However, I would like to highlight that both techs (AGL and Linear Phase Crossover) applied for NXEars IEMs are fundamentally different from others that were mentioned. The concept varies, though they all sure have the same goal. Thanks to these two technologies, Opera retains dynamics and isolation while eliminating the ear pressure, thus having a more natural timbre throughout the range. Applying both these technologies makes a chain reaction and form a unique headroom that expands wide and spatial, as NXEars describes that the sound would feel like an “over-the-ear headphones”. That sure is one of the key topics that I would be dealing with at the impressions section and more analysis of the sound will follow at the later part of the review.
The earpieces are 3D-built with mildly transparent, dark navy bio-resin cavity. The faceplate is topped with their Stardust Blue design where every earpiece varies in its pattern. The blue “n.” logo that represents NXEars is placed at the upper part of the faceplate. I would have liked to see the logo to be brighter or more reflective it is not easily visible unless I reflect it towards the light. Fitting is very comfortable and hassle-free, having no edges that would potentially bother me nor does the ear pressure builds up once inserted to the ears. The earpieces are detachable and terminated to standard MMCX connection.
The nozzle length is about T400, making it compatible with most aftermarket eartips out there. Speaking of eartips, I would strongly suggest trying to match Opera with AZLA Xelastec tips. If so, the sound would become more expansive, airier, and open-field than the others. Opera is very eartip-sensitive and would advise doing enough tip-rolling before you conclude your impressions.
Opera comes with a Mono-crystal 6N copper stock cable. The 8-braided wires are well-braided without any loosen part along with being soft, light, and non-microphonic. The end termination is done with a TRS 3.5mm plug. There are blue and red rings at the tip of the MMCX connectors, making it easier to recognize the L/R earpieces. There are shrink tubed earguides that secures the cable to stay around over the ears. Besides, while this is more of a personal wish than a disadvantage, it would have been even better for them to be incorporating interchangeable plugs (such as Dita, Dunu, etc.) or include conversion connectors for wider usability. Overall, a solid and well-built cable that is included here.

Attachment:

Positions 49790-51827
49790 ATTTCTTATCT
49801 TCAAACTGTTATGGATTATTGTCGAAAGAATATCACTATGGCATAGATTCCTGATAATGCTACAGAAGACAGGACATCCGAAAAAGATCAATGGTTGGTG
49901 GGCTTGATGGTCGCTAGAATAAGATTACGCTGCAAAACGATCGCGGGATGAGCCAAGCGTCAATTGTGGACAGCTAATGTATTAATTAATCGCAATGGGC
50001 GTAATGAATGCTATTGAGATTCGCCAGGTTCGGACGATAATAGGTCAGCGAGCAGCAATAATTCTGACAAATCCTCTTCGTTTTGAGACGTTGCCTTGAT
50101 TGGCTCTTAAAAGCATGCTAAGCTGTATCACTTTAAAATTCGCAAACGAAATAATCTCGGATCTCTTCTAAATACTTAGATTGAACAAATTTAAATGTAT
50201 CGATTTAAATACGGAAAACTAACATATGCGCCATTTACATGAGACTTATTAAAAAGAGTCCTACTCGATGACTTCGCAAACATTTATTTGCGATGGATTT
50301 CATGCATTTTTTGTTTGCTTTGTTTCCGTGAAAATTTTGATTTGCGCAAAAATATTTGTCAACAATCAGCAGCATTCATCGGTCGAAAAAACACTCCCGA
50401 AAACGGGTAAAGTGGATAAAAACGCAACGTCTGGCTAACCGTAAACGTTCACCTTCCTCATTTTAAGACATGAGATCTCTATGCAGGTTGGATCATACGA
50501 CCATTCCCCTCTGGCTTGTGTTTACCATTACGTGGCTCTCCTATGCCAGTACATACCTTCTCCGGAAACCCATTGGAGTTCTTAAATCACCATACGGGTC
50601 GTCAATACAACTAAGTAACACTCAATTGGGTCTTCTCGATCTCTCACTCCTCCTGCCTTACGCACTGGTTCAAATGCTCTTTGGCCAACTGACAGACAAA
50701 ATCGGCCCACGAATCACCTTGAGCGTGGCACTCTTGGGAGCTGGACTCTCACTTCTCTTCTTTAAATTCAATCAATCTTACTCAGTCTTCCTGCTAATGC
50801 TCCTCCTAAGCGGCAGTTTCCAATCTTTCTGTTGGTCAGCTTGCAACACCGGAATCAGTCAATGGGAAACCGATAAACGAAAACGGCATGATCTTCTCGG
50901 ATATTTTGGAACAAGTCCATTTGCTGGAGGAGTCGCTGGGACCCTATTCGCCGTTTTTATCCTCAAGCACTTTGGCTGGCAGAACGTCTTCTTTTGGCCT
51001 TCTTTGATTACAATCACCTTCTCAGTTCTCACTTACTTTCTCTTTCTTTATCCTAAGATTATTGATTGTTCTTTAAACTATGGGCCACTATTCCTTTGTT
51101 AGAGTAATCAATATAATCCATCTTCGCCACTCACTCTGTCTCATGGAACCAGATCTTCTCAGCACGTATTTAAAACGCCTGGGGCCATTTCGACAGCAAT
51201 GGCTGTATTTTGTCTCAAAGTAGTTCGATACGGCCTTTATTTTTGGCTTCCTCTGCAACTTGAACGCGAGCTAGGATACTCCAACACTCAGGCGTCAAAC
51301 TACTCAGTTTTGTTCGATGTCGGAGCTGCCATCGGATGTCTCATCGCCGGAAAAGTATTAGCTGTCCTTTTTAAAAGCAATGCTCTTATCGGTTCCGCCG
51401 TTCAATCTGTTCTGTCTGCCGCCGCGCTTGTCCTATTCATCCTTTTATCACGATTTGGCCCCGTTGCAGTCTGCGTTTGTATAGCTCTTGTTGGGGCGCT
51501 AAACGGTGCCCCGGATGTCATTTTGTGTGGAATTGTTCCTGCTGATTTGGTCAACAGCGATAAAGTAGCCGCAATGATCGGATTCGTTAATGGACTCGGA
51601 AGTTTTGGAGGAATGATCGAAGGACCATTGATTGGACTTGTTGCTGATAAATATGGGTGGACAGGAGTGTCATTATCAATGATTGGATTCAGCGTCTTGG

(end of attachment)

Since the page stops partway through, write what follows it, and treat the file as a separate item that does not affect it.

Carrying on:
Sound impression – Staging
This time, the order of the impressions will be a little different as the sound philosophy is different from our casual earphones. Let us first consider how a casual earphone would rather sound like – it would be whispering close to your ears, creating a headroom where you are the one in the center of the field. It is basically having you to be the cast of the music. Though in the case of Opera, its headroom would form a large, concave curvature right behind you – looking like a shape of “)”, where a standing half-sphere would be containing you – by having you fully covered in all directions except the front which is opened. While mids feel to be fairly close to you, lows and highs would reach out frontward and forward, as if creating a floor and roof for the headroom. Comprehensively, the impression would be closer to having you to be the audience of the music – creating a snug, relaxed environment that embraces you.